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Despite Obama’s victory, US financial services sector may yet avoid death by over-regulation
Raphael Grunfeld, partner, Carter Ledyard & Milburn
The worst fears of the financial services industry were realised at the moment Obama was re-elected as president. This second-term victory came about despite massive opposition from the US financial services industry.
Obama’s re-election nails down the changes of the first term that were passed into law. It was accomplished by turning out the votes of Latinos, African-Americans, women and young people. White males, a decisive Republican voting block in past elections, were outnumbered by a growing minority of underprivileged voters, who emerged as a majority in this election and whom the Republicans had largely ignored.
One of these laws is the Dodd-Frank Wall Street Reform and Consumer Protection Act, the most comprehensive regulation of the financial services industry since the Great Depression. Any hope of repealing Dodd-Frank, which has already decimated bank profits, died with Romney’s concession speech.
However, all is not lost for the industry. The devil is in the detail of the 243 rules that government agencies must promulgate to implement Dodd-Frank. Some of these are already in place, including the rules requiring managers of most private funds to register with the Securities and Exchange Commission and, in some cases, also with the Commodity Futures Trading Commission.
Also finalised are rules obliging the managers of private funds with assets of at least $150m (£95m) to disclose sensitive information.
The rules that redefine an accredited investor in private placements are also in place, and many more are yet to come.
The spear pointed at the heart of the industry’s profits is the proposed Volcker rule that prohibits banks from buying and selling stocks and derivatives with their own money, an activity known as proprietary trading.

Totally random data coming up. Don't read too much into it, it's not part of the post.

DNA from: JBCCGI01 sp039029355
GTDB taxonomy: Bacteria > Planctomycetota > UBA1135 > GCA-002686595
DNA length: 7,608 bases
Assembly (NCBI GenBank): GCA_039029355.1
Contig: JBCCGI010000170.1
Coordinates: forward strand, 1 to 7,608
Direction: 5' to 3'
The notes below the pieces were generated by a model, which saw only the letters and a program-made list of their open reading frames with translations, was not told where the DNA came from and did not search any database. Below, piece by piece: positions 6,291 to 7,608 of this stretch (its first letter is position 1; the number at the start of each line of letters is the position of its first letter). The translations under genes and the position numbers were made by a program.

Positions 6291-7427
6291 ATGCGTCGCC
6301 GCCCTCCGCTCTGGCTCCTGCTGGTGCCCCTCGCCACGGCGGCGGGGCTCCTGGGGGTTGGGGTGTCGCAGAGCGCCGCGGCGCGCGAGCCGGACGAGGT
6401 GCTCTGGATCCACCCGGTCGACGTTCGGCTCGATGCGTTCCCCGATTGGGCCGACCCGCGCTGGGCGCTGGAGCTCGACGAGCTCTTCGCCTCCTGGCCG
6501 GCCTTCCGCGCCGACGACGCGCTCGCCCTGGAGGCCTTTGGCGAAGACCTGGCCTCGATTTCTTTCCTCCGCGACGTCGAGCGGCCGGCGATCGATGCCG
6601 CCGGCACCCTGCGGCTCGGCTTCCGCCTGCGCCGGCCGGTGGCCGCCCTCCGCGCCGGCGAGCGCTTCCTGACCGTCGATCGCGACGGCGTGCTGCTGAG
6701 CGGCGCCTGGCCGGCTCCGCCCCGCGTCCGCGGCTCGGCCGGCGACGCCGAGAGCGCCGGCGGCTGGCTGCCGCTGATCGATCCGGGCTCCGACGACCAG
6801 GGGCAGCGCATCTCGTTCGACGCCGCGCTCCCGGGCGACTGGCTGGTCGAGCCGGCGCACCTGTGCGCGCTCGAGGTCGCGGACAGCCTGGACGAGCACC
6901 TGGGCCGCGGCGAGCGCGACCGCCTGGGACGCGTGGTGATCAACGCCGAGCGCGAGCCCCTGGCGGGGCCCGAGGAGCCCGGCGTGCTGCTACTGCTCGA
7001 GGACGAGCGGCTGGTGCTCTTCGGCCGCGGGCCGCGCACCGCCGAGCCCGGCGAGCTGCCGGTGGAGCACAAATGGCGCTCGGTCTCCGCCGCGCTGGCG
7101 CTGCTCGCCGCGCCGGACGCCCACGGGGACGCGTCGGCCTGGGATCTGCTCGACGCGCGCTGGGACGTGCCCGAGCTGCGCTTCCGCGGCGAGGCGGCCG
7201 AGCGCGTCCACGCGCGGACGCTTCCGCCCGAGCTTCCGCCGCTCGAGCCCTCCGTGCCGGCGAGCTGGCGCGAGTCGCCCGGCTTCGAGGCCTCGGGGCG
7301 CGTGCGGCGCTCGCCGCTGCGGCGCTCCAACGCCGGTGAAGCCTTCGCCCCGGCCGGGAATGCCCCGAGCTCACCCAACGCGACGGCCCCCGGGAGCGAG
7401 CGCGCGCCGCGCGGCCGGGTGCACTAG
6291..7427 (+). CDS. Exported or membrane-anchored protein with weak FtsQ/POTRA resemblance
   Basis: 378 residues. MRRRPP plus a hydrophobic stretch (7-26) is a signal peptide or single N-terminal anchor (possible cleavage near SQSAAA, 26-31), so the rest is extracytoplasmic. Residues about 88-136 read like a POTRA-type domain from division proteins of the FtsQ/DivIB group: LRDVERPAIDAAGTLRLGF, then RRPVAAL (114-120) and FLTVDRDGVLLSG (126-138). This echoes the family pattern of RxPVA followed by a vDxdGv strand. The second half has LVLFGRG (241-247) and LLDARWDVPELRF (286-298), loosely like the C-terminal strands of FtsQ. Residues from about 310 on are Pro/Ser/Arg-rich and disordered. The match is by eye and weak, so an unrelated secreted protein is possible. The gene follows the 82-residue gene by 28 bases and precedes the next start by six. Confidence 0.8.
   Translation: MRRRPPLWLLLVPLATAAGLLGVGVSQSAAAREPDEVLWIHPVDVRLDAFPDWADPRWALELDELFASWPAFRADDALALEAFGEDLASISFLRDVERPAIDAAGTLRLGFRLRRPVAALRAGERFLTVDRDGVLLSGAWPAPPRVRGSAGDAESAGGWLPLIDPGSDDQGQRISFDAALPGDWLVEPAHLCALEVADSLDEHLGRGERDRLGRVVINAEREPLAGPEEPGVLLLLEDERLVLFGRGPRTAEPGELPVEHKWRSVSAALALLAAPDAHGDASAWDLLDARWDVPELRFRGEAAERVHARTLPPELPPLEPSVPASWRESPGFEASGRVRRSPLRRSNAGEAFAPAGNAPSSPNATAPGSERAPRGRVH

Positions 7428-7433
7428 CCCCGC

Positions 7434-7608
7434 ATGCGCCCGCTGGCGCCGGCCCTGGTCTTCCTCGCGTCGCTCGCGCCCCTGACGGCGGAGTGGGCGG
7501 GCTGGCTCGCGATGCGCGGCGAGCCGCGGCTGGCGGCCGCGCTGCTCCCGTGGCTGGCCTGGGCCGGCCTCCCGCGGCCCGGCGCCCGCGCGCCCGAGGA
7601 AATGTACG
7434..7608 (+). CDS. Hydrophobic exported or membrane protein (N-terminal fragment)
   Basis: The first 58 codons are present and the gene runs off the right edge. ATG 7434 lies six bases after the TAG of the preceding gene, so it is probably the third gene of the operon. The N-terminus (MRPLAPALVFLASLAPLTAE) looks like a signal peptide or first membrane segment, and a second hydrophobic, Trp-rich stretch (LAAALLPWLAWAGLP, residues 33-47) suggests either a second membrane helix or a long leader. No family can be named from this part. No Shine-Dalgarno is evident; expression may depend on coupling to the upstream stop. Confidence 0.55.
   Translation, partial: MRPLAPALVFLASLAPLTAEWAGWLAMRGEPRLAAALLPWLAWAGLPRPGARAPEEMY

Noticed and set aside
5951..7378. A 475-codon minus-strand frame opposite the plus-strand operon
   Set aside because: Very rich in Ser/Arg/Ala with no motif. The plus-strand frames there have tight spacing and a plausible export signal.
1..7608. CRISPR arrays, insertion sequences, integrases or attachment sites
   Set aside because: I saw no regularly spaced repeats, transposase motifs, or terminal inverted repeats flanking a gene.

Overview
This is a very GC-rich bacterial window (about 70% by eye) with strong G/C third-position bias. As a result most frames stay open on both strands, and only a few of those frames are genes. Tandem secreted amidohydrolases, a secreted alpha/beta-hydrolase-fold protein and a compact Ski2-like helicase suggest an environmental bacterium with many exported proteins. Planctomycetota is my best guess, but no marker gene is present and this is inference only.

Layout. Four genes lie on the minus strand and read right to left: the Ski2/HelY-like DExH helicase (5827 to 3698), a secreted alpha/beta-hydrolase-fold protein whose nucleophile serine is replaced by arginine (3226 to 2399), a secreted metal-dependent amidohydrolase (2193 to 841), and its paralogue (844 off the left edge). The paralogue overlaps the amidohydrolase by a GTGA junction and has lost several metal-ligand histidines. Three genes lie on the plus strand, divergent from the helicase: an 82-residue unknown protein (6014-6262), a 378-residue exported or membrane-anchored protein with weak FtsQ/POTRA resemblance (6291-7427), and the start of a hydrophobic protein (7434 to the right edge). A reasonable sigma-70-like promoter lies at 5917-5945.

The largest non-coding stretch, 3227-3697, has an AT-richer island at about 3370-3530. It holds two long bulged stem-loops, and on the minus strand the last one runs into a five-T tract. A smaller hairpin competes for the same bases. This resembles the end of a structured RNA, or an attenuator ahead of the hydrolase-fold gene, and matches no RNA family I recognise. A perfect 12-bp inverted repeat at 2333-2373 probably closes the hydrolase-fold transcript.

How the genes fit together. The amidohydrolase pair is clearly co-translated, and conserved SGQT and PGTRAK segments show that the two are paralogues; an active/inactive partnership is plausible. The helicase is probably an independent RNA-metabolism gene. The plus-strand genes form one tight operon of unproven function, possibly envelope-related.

Applied too strictly, the Volcker rule would prohibit banks from engaging in underwriting, market-making and hedging activities. The drafting of rules that prohibit proprietary trading, but do not choke the supply of capital to the markets, is a challenge.
The good news for the industry is that now that the fear of the repeal of the Dodd-Frank Act has been removed, the regulators no longer need to race to implement it. This leaves more time for a compromise with the financial services industry.
With the US as deeply divided after the election as it was before, the first test will be to reach a consensus on raising taxes and cutting government expenditure. If no such consensus can be reached by year-end, default mandatory legislation, referred to as the ‘fiscal cliff’, will apply automatically, raising taxes, cutting expenditure across the board and tipping the recovering US economy back into recession.
It is to be hoped that the winners and losers in this election will be able to eat enough humble pie to stop them from shoving the country over that cliff.